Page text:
MENINGOCOCCAL DISEASE - FREQUENTLY ASKED QUESTIONS (FAQS)
Invasive meningococcal disease is a serious bacterial infection caused by Neisseria Meningitidis. About 1 in 10 people carry this bacteria in the back of their nose and throat without getting sick, but sometimes the bacteria invades the body and causes serious illness. There are six types of Neisseria Meningitidis - A, B, C, W, and Y. Types B, C, and Y are most common in the United States.
Symptoms usually occur one to ten days after exposure, but usually less than 4 days. There are two types of infections: meningitis and septicemia that can be very serious.
- Meningococcal Meningitis is when the bacteria infects the lining of the brain and spinal cord and causes swelling. Common symptoms include fever, headache, stiff neck, nausea, vomiting, sensitivity to light, and confusion.
- Meningococcal septicemia is a bloodstream infection, damaging blood vessels. Common symptoms include fever, chills, fatigue, vomitting, cold hands and feet, muscle pain, and diarrhea.
- Meningoccoal disease can result in complications such as hearing loss, learning problems, loss of limbs, brain damage, and death in about 10-15% of people who are inf
Anyone can get invasive meningococcal disease, but certain people are at increased risk. For example infants, young teens and young adults, particularly those attending college or university. Those with certain medical conditions may also be at increased risk. Clusters of cases and outbreaks do occur but are rare in the United States, such as an outbreak in Florida primarily among gay, bisexual, and other men who have sex with men.
An infected person is contagious 7 days before symptom onset and until 24 hours after starting antibiotics. The disease is spread by prolonged close contact with an infected person in which respiratory and throat secretions (saliva or spit) are shared. Some examples include:
- Close exposure to sneezing or coughing
- Prolonged exposure between people in the same household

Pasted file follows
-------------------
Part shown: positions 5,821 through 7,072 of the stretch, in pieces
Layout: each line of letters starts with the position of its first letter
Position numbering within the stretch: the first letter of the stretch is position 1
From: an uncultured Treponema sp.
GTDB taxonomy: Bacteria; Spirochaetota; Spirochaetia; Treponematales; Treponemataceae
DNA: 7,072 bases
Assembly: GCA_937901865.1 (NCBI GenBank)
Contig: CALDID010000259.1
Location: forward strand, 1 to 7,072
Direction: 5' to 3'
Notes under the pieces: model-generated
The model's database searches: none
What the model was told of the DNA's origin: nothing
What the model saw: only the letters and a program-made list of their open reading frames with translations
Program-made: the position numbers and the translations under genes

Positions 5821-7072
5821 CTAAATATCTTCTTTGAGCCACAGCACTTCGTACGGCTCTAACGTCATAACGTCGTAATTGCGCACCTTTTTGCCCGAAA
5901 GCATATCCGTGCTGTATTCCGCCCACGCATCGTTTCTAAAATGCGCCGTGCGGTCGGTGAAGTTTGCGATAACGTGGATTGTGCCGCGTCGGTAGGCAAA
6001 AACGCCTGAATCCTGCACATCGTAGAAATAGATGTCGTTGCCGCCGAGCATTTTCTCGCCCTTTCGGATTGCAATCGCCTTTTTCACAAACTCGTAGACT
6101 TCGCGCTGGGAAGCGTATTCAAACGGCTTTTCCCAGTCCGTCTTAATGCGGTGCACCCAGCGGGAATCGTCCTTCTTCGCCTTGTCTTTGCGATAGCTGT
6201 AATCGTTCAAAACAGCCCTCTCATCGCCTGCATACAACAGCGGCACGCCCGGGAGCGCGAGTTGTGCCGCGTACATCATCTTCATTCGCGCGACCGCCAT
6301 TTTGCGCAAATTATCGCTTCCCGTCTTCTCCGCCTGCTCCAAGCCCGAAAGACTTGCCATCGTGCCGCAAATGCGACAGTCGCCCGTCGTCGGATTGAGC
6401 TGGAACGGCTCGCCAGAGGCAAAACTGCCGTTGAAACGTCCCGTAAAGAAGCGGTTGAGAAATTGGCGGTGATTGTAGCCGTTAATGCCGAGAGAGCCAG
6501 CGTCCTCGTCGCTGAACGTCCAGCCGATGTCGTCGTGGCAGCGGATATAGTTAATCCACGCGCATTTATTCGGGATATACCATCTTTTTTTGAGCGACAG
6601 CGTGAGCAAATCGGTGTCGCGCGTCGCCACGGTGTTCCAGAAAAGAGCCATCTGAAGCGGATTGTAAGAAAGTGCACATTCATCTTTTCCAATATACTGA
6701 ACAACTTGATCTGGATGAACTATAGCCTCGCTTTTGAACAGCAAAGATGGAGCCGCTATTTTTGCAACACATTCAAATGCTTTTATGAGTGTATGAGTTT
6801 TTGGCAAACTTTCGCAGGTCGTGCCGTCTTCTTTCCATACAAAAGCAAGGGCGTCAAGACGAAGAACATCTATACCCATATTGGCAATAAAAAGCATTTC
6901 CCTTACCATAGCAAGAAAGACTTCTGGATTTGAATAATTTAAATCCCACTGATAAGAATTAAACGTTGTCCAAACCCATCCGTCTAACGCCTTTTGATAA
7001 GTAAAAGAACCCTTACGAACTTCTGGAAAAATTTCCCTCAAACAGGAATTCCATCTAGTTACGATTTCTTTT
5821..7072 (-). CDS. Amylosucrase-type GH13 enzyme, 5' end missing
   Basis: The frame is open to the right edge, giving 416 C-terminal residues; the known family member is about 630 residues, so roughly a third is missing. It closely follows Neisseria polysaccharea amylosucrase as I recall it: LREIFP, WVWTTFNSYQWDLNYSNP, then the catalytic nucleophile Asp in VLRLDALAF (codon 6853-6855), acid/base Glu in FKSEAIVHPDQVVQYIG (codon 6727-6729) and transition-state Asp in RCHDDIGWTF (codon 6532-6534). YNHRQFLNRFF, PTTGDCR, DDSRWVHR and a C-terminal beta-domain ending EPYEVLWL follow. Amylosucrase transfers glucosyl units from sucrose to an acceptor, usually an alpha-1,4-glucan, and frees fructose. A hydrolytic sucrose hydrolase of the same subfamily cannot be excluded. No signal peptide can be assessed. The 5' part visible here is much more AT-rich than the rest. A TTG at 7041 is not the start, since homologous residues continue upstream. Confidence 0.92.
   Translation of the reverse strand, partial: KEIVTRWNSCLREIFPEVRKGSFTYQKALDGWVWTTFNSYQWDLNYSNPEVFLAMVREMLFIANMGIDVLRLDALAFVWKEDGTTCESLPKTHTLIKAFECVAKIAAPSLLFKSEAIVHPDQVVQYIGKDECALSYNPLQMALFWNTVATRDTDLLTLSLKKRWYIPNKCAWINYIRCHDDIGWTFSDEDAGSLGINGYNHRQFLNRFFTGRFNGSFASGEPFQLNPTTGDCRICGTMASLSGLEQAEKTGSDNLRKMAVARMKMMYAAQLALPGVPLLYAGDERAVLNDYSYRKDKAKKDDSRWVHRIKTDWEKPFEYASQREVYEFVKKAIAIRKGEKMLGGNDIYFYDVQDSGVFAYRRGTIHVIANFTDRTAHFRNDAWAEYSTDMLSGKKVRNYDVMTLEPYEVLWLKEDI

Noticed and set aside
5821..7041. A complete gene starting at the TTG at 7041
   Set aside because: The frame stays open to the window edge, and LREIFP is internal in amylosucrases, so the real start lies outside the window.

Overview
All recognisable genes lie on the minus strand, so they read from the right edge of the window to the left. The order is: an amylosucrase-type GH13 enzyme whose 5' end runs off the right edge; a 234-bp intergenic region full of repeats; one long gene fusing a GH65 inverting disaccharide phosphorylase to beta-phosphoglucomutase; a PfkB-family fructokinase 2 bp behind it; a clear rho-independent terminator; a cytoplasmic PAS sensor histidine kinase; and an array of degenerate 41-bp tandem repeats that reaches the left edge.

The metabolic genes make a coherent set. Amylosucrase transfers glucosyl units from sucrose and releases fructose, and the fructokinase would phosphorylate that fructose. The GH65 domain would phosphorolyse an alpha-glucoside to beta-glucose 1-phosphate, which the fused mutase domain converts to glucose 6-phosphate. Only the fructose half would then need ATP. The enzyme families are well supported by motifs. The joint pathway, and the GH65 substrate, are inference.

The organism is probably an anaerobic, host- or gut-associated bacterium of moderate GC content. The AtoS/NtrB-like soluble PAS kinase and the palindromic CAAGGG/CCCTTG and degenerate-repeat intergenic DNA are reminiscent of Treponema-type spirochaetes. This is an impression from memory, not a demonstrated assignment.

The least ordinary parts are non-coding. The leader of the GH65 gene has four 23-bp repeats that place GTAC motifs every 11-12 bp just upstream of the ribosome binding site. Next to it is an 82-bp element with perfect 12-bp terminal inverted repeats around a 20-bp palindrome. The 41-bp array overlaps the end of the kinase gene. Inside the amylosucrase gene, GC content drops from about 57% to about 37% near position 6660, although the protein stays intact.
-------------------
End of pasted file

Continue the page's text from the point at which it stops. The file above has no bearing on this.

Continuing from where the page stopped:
- Direct contact with saliva through kissing or sharing eating utensils, a drinking glass, or a cigarette
It is NOT spread simply by breathing the air where a person with the disease has been, and it is NOT highly contagious.
It is NOT as contagious as the common cold or flu.
Invasive Meningococcal Disease is usually diagnosed in an ill person by laboratory identification of the bacteria from either the blood or spinal fluid. It is important to seek medical attention immediately if you develop symptoms of meningococcal disease.
Several antibiotics can be used to treat meningococcal disease. It is important to start treatment as soon as possible because it will help reduce the risk of dying. Penicillin is still effective against the meningococcal organism and remains the recommended treatment.
Should people who have been in contact with a diagnosed case of invasive meningococcal disease receive preventive treatment?
People who have been in prolonged close contact (household members, intimate contacts, health care personnel performing mouth-to-mouth resuscitation, day care center playmates, etc.) need to be considered for preventive treatment. Such people are usually advised to obtain a prescription for an antibiotic from their physician. Casual contact, as might occur in a regular classroom, office, factory, or other work setting is usually not sufficient enough to cause concern.
There are two types of vaccines that can be used to prevent illness.
- MenACWY: All 11 to 12 year olds should get a MenACWY vaccine with a booster at 16 yers old.
- MenB: Teens and young adults (16 through 23 years) may get a MenB vaccine.
- Teens and adults who are at increased risk for meningococcal disease should also get vaccinated.
Due to an ongoing outbreak in the U.S., CDC., CDPH, and LBHHS recommend that meningococcal vaccine be offered to:
- All HIV infected individuals
- All gay/MSM, regardless of HIV status, who regularly have close or intimate contact with multiple partners who seek partners through the use of digital applications ("apps"), particularly those who share cigarettes/marijuana or use illegal drugs.
Ask your provider for a meningitis vaccination if you are HIV positive or gay/MSM at risk for the disease (see above). If the vaccine is not available or offered in the clinic that you go to, the following may be able to help:Meningococcal Vaccine at the Long Beach Health Department
City of Long Beach Department of Health & Human Services - Immunization Clinic
The LA County Department of Public Health will continue to make free meningococcal vaccine available to patients at DPH public health clinics at various locations within LA County. Specific clinic hours have been extended on Friday evening and clinics will be open on Saturday. The location and hours of public health clinics providing the vaccine can be found at: http://publichealth.lacounty.gov/ip/DiseaseSpecific/dontswap,htm
- Know the benefits of a meningococcal vaccination.
- Get an HIV test if you are gay/MSM and have not been tested for HIV withing the last year.